That begs the question as to how often boats should be slipped. I know that a number of folk slip their boats every two years or more and that some folk haven't done so in years. In a nutshell what damage can be done to a boat once the anodes have gone? I have certainly seen timber boats where fastenings have departed this world and planks have sprung but what about damage to glass boats? 

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Just a thought, is there an environmental cost to having dissolved anodes? Perhaps not a potential issue in isolation but with the concentrations  of boats on the North Rivers or at Brundall there must surely be a discernable zinc content to our rivers? Just curious! 

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13 minutes ago, JennyMorgan said:

Just a thought, is there an environmental cost to having dissolved anodes? Perhaps not a potential issue in isolation but with the concentrations  of boats on the North Rivers or at Brundall there must surely be a discernable zinc content to our rivers? Just curious! 

"... zinc anodes possess one flaw: When used in brackish or fresh water they are prone to developing a calcareous coating, a whitish material that essentially puts a zinc anode to sleep. "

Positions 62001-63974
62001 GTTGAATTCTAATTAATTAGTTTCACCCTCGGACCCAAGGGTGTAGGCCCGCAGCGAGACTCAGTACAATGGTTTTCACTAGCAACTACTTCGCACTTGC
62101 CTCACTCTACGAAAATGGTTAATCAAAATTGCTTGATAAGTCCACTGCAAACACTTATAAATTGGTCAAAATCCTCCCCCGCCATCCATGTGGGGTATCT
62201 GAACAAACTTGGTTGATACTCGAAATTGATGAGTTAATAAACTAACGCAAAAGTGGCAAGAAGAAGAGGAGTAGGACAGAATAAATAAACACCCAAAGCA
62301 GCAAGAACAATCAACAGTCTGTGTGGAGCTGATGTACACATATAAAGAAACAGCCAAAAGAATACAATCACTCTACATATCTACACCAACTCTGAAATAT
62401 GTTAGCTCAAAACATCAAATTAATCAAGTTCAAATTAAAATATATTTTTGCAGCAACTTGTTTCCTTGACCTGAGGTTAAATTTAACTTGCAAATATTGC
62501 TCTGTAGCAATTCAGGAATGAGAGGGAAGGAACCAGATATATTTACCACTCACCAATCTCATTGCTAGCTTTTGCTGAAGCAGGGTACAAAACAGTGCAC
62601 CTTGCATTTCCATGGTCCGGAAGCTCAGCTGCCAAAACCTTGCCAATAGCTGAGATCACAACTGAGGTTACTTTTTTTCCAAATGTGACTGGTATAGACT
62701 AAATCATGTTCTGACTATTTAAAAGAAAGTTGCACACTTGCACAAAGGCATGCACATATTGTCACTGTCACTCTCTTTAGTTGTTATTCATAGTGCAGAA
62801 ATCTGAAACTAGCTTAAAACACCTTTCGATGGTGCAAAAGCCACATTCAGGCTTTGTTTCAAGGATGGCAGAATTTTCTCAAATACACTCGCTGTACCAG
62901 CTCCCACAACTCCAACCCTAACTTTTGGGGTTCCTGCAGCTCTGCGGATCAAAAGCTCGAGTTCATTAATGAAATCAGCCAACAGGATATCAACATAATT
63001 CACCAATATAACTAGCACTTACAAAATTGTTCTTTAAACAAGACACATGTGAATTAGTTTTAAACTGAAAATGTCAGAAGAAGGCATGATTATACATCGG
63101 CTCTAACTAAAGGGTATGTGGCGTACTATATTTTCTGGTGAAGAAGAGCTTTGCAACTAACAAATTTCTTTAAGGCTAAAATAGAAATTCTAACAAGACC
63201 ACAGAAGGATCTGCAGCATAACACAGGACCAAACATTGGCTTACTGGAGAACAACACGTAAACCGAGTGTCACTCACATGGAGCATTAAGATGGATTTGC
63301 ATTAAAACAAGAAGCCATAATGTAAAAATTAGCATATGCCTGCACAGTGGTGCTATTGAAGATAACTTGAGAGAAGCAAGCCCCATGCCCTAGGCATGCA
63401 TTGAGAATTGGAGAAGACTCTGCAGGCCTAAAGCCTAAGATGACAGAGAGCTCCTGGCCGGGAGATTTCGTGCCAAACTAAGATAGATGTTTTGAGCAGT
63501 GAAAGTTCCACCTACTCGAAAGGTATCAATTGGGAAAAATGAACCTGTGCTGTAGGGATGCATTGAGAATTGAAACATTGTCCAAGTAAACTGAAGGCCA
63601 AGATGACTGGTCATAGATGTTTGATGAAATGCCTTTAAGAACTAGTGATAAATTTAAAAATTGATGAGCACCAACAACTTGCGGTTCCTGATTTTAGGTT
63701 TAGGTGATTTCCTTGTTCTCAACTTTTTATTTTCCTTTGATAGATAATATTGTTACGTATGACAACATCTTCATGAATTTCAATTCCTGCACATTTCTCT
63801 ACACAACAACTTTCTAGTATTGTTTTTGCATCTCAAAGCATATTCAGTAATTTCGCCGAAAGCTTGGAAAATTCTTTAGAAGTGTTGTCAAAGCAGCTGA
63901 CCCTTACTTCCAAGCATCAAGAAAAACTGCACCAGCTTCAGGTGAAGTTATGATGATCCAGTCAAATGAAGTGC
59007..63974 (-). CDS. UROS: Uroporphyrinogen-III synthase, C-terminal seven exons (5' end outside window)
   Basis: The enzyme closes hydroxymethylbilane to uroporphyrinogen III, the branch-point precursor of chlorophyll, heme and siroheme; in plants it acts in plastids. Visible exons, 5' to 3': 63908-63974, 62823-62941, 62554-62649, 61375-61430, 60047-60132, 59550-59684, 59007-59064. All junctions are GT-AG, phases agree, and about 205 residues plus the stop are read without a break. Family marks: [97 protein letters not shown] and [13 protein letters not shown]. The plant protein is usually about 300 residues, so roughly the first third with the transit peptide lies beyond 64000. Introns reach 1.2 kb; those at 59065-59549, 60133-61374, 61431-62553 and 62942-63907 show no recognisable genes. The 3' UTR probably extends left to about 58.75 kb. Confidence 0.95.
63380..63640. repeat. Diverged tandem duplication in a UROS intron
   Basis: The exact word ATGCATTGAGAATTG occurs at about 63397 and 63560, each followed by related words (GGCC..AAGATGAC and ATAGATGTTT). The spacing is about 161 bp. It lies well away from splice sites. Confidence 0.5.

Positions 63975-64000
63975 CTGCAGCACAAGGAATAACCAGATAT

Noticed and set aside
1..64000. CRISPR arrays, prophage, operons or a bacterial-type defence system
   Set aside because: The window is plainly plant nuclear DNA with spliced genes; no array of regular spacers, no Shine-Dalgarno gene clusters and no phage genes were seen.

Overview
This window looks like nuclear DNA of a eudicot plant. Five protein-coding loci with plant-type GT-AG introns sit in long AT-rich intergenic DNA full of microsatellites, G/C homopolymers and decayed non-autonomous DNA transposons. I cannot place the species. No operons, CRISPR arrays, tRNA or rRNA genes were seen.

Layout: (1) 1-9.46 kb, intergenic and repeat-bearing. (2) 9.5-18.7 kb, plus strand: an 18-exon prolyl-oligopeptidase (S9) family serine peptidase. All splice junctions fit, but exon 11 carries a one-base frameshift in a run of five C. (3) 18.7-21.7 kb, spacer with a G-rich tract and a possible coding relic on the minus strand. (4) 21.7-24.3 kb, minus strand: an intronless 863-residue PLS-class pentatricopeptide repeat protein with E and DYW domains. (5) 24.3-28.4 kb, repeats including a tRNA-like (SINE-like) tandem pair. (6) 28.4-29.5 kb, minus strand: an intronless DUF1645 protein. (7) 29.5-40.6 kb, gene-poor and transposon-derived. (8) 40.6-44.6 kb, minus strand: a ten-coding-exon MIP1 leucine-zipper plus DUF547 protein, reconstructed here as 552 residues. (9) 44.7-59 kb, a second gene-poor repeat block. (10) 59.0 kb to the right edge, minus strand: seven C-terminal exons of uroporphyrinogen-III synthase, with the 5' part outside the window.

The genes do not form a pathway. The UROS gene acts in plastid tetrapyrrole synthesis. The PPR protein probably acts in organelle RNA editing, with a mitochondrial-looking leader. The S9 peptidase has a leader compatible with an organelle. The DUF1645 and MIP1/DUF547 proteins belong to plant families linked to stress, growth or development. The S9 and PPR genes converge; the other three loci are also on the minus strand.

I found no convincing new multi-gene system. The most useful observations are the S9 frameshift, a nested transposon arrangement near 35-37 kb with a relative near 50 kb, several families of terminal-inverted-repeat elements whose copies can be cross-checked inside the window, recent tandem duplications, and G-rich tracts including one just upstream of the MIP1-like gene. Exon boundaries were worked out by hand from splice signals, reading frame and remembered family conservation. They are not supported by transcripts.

https://www.cruisingworld.com/how/zinc-and-aluminum-sacrificial-anodes#page-2

I've been using Magnezium for a year or two now, but I'm finding they are dissolving rapidly. More salt tides maybe ?  I'm considering Aluminium when she comes out soon.

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7I never tried aluminium but as you say magnesium just vanished. The beauty of outboard power where anodes are concerned is you can tilt and give them a scrub to remove coating.

The Broads owners tend to follow the hire industry and leave in all year. When sea sailing was my thing I slipped every winter for the duration as did nearly everyone I knew. Helped insurance wise as well.

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Just hope that the Lock is operational!

 

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Looking good there Mike. 

We use aluminium on ‘B.A’  works for us, along with a galvanic isolator

Griff